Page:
Functional Range Conditioning: PAIL’s and RAIL’s

By Skyler Zarndt MS, ATC, CSCS

So far in this Functional Range Conditioning review, we have discussed stretching, progressive adaptation, Controlled Articular Rotation’s (CAR’s), and now we will talk briefly about PAIL’s and RAIL’s.

PAIL’s and RAIL’s are terms that are unique to FRC, such as CAR’s is unique as well.  PAIL’s and RAIL’s stands for Progressive Angular Isometric Loading and Regressive Angular Isometric Loading, respectively.  The purpose of PAIL’s/RAIL’s is to:

  1. Teach the nervous system how to control progressively larger ROM’s (Principle of Specificity)
  2. Prepare the body’s tissues to function in newly acquired ranges (Progressive Adaptation)

In previous posts, I have discussed the importance of acquiring mobility, but that this mobility is not acquired through simple stretching.  For a quick review, click:

https://skylerzarndt.com/2014/12/02/functional-range-conditioning-review-stretching/

PAIL’s and RAIL’s “combines stretching with isometric loading at progressive articular angles in order to simultaneously expand ROM, as well as strengthen & produce tissue adaptation in the newly acquired ranges.”  In other words, what we are trying to do is to find end or near-end ranges of motion, apply a neural drive (isometric muscle contraction), override the stretch reflex, and obtain control of a NEW range of motion.  Simple, right?!

So why isometrics and not just static stretching?  Well, we’ve already discussed that the Central Nervous System runs the show, and our central governors basically dictate the “safe” ranges of motion for our body.  So we must learn to reset those systems.  This requires some sort of muscle unit contraction, and isometrics have been shown to be safe and effective, especially at end ranges.  Isometrics allow us to:

  • Override or bypass the stretch reflex
  • Efficiently and Effectively activate motor units
  • Build strength and progressive tissue adaptations in new ranges
  • Do this in a SAFE manner

Let’s look at these bullet points a little closer.  Performing an isometric contraction while in a stretched or shortened position TRICKS the CNS into thinking it’s in a safe position, or position which it can control.  This little trick is often used in Proprioceptive Neuromuscular Facilitation (PNF) stretching, as well.  It allows roughly 10-15 degrees of new motion by altering the stretch reflex!

Secondly, in order to teach the nervous system to fully use the new ranges, we must create some sort of neural drive component.  That is, we must activate Motor Units (a single motor cell and all the individual muscle fibers it innervates) as best as possible.  Research has shown that during isometric contractions, since contraction is limited by load, the nervous system is forced to maximize Motor Unit activation.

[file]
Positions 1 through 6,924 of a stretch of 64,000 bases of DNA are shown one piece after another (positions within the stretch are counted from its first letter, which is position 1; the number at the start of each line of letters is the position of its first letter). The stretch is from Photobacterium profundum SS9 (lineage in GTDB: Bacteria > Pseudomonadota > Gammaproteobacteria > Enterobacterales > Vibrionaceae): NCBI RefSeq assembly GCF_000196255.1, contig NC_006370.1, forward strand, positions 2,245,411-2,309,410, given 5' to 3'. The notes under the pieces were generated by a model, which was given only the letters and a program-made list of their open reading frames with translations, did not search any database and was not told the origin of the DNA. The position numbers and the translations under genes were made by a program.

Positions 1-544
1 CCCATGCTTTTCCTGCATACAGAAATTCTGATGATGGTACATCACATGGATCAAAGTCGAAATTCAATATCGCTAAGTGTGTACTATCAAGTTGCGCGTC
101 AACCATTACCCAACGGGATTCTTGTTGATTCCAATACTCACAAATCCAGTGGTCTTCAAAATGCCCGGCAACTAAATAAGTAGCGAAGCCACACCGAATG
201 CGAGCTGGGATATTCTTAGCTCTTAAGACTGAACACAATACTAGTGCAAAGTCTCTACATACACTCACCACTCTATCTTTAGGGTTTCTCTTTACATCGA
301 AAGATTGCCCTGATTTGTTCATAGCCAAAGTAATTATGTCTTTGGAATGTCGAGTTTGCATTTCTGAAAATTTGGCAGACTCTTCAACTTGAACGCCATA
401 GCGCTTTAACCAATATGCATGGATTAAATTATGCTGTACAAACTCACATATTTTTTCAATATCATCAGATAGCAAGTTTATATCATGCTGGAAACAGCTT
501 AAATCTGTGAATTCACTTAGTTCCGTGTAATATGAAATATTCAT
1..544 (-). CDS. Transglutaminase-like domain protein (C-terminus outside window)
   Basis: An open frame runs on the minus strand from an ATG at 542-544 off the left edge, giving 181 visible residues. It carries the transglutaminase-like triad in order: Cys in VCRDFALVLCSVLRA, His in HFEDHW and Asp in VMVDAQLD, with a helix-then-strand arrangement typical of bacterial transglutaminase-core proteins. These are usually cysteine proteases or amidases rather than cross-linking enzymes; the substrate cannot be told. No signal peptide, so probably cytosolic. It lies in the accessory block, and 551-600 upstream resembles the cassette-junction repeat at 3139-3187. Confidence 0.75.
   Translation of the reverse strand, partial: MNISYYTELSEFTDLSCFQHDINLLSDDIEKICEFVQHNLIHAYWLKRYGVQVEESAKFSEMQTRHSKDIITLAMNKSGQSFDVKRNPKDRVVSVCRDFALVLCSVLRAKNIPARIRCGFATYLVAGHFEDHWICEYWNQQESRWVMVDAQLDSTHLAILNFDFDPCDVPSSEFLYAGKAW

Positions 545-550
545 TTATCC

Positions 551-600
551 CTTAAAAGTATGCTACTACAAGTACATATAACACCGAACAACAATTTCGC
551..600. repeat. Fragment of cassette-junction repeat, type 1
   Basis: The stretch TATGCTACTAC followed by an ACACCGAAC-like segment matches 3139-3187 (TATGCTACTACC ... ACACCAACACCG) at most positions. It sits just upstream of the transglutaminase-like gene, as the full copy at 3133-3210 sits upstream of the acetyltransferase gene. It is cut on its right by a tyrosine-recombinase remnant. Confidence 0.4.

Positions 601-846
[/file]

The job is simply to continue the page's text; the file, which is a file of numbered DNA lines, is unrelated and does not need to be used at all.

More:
Third, in order for isometric training to improve mobility, there needs to be a strengthening effect.  Research has shown that isometric strength training can improve strength, but only within 10-15 degrees of the angle at which the exercise was performed.  So if I perform, a squat for example, at a knee flexion angle of 90 degrees, with a weight that’s so heavy I cannot move the weight…then I will get stronger from the isometric contraction, but only 10-15 degrees AROUND that 90 degree of knee flexion mark.  But, since we are searching for mobility here, the end ranges of motion are where we are searching for strength and control, so the system should work well.  We don’t need to use PAIL’s/RAIL’s throughout a full range of motion necessarily, but perhaps only where we LACK motion.

It should also be noted that the isometric contraction needs to be performed at an intensity that is >80% of Maximal Voluntary Contraction.  So the contractions are intense and taxing on the nervous system.

Remember that strength and stretching prescribed simultaneously results in optimal improvement in flexibility…aka – stretching while applying neural drive creates better movement!

Finally, the isometric loading PAIL’s/RAIL’s is SAFE.  Isometrics are the safest of the 3 types of contraction (concentric and eccentric being the other two).  Also, isometric contraction’s lead to maximal contractions and motor unit recruitment WITHOUT the wear and tear on joints due to shear forces of the other contractions.  It should also be noted that isometric contraction does NOT increase inflammatory mediator release.  So we wont see the same muscle soreness that one would from say, heavy squats or bench pressing.  Granted, we are trying to accomplish different goals, but I am simply making a point on the safety of isometrics.  Especially since we are working at end ranges of motion where our nervous system isn’t exactly comfortable!

strenght tension curve

A quick look at the Length-Tension Curve will better help to explain what exactly the PAIL’s/RAIL’s system is trying to achieve.  Since our muscles develop the greatest tension (at more or less) mid length, and less at shorter/longer lengths, we are trying to expand the length at which we can develop tension.  So in this example, take the blue line further down the x-axis.  It will allow us greater muscular control across a broader range of muscle length.

So in review, the PAIL’s/RAIL’s system combines stretching and isometric contraction to expand our usable range of motion by spreading the length-tension curve.

Here is a Youtube video of Dr. Spina explaining his system:

https://www.youtube.com/watch?v=1fqAFhA8EMI

IMAGE COURTESY OF:

http://www.pt.ntu.edu.tw/hmchai/kinesiology/kinstructure/MuscleContraction.htm

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